Substance Use Disorder is a Treatable Condition
Regretfully enough, most people see addiction as a moral or criminal concern instead of a health one, despite scientific findings establishing the condition as physiological. Comprehending the physical impacts of dependency remains mostly misunderstood and extensively marginalized by traditional medical professionals. Our nation continues to suffer from the disastrous effects of the deadly opioid crisis. We continue to pay the high price for years of overlooking the sufficient and effective healthcare resources needed to face extremely stigmatized addiction issues.
Time for Change
It is time we stop seeing and dealing with those suffering from substance abuse as unethical or harmful. No one wishes to feel lesser than, especially those having a hard time emotionally. Alcohol and drug abuse have only increased over the last years, and overdose rates have skyrocketed. People frequently lose their family, close friends, and jobs. They continue to utilize drugs despite the emotional and physical effects. Sadly, numerous end up losing their life to an overdose. However, this condition is not just treatable, but also avoidable.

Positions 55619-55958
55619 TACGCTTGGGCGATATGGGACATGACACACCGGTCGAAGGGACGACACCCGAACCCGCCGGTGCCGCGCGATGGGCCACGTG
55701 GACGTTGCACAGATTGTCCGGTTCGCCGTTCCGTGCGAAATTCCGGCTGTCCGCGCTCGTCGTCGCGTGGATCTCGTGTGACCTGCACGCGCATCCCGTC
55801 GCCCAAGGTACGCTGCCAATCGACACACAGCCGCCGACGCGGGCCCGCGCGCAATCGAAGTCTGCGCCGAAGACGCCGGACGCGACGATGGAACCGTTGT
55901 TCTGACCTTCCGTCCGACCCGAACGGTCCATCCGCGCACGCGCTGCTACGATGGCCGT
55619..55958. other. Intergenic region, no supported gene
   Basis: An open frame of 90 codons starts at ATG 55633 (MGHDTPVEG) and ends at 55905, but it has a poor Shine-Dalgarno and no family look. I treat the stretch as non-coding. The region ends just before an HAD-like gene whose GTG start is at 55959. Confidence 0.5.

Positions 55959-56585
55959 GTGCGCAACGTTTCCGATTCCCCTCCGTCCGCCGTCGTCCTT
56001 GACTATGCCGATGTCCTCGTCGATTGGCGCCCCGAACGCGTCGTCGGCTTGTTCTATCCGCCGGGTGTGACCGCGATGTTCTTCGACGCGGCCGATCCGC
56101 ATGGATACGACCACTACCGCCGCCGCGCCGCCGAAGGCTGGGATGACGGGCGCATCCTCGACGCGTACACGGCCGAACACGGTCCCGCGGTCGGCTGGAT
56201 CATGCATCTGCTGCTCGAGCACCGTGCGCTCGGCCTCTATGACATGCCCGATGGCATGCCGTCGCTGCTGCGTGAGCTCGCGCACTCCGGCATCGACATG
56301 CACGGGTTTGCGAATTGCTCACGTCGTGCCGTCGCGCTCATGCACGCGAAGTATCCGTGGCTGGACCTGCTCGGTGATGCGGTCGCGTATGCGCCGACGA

Stigma in Healthcare
The addiction and psychological health crisis continues to get worse without much adjustment in the healthcare system. It takes a lot of courage to request help and admit there’s a problem. It is our job as healthcare providers to react with compassion and understanding. It is all too common for a patient confessing their drug use problem to be met with criticism and even let go by the service provider due to being a liability. This type of medical rejection frequently leaves patients feeling hopeless and without the courage to seek further resources or support.